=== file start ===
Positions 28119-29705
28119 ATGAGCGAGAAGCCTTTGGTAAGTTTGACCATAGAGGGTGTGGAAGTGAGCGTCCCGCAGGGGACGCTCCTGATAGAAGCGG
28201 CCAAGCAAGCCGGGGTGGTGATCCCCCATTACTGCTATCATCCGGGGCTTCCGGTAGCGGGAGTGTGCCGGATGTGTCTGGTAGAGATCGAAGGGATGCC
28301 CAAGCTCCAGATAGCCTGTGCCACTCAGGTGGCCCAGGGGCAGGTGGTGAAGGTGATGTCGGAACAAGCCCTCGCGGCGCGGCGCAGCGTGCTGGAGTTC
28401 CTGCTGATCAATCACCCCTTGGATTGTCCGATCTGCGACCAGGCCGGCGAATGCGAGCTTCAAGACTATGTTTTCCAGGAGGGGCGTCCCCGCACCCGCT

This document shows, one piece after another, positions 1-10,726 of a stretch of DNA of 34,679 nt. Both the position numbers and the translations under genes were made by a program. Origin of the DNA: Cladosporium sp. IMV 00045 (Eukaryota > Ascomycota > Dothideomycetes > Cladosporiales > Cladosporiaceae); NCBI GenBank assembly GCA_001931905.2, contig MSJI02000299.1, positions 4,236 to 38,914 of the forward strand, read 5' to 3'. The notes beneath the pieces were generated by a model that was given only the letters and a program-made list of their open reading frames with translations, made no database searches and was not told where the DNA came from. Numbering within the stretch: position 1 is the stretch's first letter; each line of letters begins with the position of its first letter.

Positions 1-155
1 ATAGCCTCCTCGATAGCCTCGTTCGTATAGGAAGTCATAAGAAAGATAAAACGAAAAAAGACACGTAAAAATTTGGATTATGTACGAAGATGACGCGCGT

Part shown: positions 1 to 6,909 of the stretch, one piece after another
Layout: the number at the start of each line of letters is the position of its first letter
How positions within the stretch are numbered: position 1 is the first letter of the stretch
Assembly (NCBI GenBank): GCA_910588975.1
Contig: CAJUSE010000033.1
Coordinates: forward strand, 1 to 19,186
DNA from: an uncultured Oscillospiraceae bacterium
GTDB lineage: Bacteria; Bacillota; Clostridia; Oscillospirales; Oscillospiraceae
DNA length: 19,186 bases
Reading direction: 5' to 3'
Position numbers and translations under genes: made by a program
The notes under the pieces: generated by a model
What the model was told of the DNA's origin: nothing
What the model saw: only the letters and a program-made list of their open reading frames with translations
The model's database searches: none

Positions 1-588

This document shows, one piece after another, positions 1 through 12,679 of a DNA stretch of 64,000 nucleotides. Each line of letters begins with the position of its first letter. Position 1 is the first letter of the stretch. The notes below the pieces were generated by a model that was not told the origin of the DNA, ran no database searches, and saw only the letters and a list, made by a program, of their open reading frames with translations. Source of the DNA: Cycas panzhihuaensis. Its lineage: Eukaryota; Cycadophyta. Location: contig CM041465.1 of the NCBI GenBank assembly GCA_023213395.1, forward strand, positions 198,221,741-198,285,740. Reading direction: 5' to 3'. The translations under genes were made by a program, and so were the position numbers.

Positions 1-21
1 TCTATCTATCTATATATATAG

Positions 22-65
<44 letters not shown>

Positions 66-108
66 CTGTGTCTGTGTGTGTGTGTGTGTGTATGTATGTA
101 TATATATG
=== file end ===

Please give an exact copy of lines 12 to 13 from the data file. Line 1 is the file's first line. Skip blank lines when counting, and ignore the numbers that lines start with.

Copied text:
Assembly (NCBI GenBank): GCA_910588975.1
Contig: CAJUSE010000033.1